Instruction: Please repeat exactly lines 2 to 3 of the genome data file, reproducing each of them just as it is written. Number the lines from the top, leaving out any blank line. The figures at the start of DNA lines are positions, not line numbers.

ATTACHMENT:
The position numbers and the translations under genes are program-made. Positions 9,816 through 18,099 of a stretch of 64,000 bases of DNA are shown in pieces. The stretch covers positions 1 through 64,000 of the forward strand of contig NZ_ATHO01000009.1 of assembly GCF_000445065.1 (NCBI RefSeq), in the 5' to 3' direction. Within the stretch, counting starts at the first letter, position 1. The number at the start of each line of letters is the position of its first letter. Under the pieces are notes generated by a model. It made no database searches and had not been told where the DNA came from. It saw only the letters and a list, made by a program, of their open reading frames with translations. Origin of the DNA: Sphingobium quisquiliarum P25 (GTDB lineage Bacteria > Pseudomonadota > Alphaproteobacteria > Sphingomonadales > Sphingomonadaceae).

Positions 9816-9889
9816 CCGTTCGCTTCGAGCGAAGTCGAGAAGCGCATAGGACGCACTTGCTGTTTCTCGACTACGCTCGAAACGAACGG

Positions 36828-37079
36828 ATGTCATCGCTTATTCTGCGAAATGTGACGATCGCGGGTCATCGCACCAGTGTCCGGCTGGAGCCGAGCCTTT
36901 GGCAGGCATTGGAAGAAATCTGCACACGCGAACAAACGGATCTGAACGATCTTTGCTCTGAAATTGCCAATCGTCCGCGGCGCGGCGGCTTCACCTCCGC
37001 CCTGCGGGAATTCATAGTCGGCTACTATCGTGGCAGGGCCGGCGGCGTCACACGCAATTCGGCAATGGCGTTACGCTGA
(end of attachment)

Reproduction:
Positions 9816-9889
9816 CCGTTCGCTTCGAGCGAAGTCGAGAAGCGCATAGGACGCACTTGCTGTTTCTCGACTACGCTCGAAACGAACGG